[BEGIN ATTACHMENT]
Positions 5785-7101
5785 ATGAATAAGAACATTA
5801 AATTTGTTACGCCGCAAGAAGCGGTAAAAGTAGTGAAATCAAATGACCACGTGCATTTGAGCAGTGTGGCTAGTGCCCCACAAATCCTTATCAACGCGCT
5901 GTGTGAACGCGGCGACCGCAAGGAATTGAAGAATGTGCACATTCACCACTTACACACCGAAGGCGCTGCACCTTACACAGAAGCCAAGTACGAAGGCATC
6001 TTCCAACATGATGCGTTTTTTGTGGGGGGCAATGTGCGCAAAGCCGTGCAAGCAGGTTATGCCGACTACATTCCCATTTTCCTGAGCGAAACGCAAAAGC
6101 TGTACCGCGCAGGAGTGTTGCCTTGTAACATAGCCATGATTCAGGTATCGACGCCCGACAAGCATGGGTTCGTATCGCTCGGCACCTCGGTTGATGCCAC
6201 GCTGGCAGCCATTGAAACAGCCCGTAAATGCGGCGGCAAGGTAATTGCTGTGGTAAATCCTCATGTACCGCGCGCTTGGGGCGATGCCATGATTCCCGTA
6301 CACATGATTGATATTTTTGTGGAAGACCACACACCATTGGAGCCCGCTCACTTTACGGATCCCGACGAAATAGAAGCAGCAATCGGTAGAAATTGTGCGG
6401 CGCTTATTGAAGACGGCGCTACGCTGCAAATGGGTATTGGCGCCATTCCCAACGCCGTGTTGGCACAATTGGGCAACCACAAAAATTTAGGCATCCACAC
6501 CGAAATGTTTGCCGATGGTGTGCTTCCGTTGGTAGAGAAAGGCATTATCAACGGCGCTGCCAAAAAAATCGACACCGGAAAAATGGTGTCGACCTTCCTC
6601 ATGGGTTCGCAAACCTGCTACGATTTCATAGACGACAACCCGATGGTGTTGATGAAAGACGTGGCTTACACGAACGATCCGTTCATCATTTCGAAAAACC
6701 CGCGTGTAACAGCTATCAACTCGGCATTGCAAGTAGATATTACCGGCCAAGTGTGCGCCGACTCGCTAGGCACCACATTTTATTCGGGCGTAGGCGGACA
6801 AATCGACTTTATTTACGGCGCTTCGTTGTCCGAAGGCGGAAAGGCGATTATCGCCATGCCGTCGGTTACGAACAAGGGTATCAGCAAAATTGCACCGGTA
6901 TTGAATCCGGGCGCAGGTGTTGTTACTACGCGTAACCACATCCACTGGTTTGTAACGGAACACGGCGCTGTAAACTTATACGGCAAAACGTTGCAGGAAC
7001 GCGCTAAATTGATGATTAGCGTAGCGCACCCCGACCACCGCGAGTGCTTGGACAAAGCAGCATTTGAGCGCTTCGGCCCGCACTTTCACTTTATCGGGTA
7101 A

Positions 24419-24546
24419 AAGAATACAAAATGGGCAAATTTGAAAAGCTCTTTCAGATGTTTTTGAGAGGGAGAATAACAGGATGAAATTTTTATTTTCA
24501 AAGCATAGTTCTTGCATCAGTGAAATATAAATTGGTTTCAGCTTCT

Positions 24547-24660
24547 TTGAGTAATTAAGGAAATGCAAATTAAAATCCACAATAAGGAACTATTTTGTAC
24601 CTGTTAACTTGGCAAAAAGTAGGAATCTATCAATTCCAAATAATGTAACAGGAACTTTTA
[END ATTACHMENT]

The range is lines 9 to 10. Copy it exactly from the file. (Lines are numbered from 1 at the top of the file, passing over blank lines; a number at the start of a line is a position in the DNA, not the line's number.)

6401 CGCTTATTGAAGACGGCGCTACGCTGCAAATGGGTATTGGCGCCATTCCCAACGCCGTGTTGGCACAATTGGGCAACCACAAAAATTTAGGCATCCACAC
6501 CGAAATGTTTGCCGATGGTGTGCTTCCGTTGGTAGAGAAAGGCATTATCAACGGCGCTGCCAAAAAAATCGACACCGGAAAAATGGTGTCGACCTTCCTC